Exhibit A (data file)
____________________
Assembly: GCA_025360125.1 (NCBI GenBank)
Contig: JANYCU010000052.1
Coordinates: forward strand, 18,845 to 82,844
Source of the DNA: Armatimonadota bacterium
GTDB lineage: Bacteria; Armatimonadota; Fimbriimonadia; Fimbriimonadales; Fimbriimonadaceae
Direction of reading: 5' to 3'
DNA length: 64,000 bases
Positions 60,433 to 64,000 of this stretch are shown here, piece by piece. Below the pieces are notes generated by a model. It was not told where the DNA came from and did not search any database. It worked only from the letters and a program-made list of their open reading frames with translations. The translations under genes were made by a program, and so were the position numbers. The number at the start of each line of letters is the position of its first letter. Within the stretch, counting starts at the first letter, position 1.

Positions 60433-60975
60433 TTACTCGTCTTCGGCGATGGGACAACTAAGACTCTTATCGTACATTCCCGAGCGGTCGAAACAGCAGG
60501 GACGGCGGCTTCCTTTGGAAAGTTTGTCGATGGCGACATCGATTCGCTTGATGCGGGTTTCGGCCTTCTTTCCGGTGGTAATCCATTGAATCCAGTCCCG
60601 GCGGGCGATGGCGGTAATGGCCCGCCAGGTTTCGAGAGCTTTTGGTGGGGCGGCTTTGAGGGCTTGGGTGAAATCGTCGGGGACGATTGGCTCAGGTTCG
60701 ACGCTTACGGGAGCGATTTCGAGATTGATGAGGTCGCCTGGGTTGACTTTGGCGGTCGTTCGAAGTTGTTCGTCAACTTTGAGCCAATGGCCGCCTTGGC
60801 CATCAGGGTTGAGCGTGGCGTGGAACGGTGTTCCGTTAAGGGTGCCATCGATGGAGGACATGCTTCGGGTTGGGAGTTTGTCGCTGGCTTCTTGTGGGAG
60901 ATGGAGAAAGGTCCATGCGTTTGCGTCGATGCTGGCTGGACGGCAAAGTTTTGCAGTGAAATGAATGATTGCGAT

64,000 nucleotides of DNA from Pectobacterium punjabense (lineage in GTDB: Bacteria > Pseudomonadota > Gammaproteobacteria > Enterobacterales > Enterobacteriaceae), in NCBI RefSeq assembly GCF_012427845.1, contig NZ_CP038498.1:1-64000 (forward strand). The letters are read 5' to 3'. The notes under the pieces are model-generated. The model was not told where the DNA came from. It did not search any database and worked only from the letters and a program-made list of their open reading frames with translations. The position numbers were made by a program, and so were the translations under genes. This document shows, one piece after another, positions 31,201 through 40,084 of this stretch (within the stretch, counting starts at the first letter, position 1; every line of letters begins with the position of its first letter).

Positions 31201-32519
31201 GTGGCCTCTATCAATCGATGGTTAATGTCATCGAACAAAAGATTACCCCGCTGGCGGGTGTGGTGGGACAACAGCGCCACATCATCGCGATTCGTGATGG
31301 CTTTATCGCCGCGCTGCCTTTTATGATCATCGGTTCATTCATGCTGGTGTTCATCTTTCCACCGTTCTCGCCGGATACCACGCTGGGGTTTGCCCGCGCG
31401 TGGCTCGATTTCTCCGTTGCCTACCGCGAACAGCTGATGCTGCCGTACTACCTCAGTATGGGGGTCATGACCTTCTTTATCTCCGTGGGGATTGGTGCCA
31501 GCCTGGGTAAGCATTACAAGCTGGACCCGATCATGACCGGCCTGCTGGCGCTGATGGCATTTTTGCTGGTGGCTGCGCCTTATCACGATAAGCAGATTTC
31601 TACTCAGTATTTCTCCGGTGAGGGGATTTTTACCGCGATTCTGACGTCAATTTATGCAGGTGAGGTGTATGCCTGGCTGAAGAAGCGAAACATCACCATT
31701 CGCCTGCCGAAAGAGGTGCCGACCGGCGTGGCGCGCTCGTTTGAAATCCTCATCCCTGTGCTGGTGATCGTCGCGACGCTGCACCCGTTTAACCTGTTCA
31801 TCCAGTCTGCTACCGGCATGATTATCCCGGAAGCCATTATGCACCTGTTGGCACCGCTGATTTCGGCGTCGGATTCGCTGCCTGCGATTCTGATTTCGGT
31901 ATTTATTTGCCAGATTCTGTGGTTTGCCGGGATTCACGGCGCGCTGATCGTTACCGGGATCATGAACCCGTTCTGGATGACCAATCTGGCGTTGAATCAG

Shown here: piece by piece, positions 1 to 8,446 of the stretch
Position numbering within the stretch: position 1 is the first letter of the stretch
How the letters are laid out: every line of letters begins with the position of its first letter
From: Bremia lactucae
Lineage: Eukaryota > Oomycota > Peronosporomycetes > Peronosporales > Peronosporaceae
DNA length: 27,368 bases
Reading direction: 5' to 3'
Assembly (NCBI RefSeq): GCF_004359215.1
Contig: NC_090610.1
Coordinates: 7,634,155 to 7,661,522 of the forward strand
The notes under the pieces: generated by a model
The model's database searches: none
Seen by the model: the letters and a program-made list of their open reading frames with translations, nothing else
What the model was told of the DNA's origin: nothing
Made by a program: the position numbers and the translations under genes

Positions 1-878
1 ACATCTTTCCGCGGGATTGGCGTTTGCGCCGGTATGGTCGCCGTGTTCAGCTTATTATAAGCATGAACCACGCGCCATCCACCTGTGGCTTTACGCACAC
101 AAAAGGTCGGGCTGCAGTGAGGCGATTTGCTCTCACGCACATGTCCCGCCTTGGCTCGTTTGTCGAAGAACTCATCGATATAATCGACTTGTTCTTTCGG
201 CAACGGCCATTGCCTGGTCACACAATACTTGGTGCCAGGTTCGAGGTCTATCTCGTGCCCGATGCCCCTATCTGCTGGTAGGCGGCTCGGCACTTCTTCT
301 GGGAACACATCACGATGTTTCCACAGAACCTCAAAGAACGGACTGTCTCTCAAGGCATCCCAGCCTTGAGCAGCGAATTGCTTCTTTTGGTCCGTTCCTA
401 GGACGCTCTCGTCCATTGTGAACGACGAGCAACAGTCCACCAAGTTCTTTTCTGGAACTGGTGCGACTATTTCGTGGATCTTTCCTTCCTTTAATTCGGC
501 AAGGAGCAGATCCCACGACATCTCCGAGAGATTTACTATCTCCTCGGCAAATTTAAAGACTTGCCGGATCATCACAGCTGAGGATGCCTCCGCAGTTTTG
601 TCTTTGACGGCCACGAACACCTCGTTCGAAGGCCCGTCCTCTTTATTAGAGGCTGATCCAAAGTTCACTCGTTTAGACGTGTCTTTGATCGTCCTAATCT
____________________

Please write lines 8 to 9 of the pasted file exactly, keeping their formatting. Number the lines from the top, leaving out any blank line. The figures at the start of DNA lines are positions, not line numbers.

Positions 60,433 to 64,000 of this stretch are shown here, piece by piece. Below the pieces are notes generated by a model. It was not told where the DNA came from and did not search any database. It worked only from the letters and a program-made list of their open reading frames with translations. The translations under genes were made by a program, and so were the position numbers. The number at the start of each line of letters is the position of its first letter. Within the stretch, counting starts at the first letter, position 1.

Positions 60433-60975